Safety considerations of plant polysaccharides for food use: a case study on phenolic-rich softwood galactoglucomannan extract
A growing population and concern over the sufficiency of natural resources for feeding this population have motivated researchers and industries to search for alternative and complementary sources of food ingredients and additives. Numerous plant species and parts of plants are explored as raw materials for food production. An interesting example is wood; to date, only a few wood-based additives or ingredients are authorized for food use. Wood hemicelluloses, such as softwood galactoglucomannans (GGM), constitute an abundant bioresource that shows a high potential functionality in edible materials. Spruce GGM acts as a multi-functional emulsion stabilizer, and it could be used in various processed food products, replacing less effective, conventional emulsifiers. Before new materials can be released into the food market, their safety must be evaluated, according to the Novel Food regulation. This review focuses on the safety aspects that must be considered before polysaccharide- and phenolic-rich plant extracts can be awarded the status of authorized food ingredients. In this review, GGM is presented as a case study and examples are given of plant-based polysaccharides that are already authorized for food purposes. The legislation regarding Novel Food ingredients in Europe is also briefly reviewed.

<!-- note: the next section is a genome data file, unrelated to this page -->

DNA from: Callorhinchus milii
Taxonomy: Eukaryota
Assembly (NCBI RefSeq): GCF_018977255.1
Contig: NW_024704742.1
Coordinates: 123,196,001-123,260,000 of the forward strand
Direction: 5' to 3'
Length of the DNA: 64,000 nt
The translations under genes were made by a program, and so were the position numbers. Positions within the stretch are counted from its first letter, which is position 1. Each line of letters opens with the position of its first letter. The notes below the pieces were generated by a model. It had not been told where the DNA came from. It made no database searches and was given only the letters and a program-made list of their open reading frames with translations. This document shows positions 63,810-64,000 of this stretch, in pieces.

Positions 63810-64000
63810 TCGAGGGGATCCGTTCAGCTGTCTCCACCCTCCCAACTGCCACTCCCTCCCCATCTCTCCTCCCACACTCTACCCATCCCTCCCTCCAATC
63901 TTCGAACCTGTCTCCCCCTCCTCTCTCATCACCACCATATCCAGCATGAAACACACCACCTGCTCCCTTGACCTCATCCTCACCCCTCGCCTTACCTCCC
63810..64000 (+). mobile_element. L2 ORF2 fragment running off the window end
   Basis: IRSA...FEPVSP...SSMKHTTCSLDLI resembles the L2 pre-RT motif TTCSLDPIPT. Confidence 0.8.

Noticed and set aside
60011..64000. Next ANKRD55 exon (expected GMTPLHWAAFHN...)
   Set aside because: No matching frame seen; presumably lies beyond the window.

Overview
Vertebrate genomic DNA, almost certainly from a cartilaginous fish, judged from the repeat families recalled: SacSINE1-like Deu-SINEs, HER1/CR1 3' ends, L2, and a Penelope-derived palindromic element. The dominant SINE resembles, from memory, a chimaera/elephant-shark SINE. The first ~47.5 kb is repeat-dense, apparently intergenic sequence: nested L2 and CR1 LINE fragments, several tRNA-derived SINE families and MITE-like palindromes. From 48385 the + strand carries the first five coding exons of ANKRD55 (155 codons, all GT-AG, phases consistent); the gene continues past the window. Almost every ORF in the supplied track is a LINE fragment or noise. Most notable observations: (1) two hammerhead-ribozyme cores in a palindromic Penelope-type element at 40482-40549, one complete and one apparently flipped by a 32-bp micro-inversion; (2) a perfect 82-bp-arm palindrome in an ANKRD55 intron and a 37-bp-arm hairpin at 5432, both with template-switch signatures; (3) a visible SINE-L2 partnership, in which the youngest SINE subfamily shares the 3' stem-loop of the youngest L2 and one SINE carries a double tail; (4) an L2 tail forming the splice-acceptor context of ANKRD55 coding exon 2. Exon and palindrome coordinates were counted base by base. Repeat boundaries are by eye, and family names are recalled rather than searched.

- This article is part of the themed collection: Recent Review Articles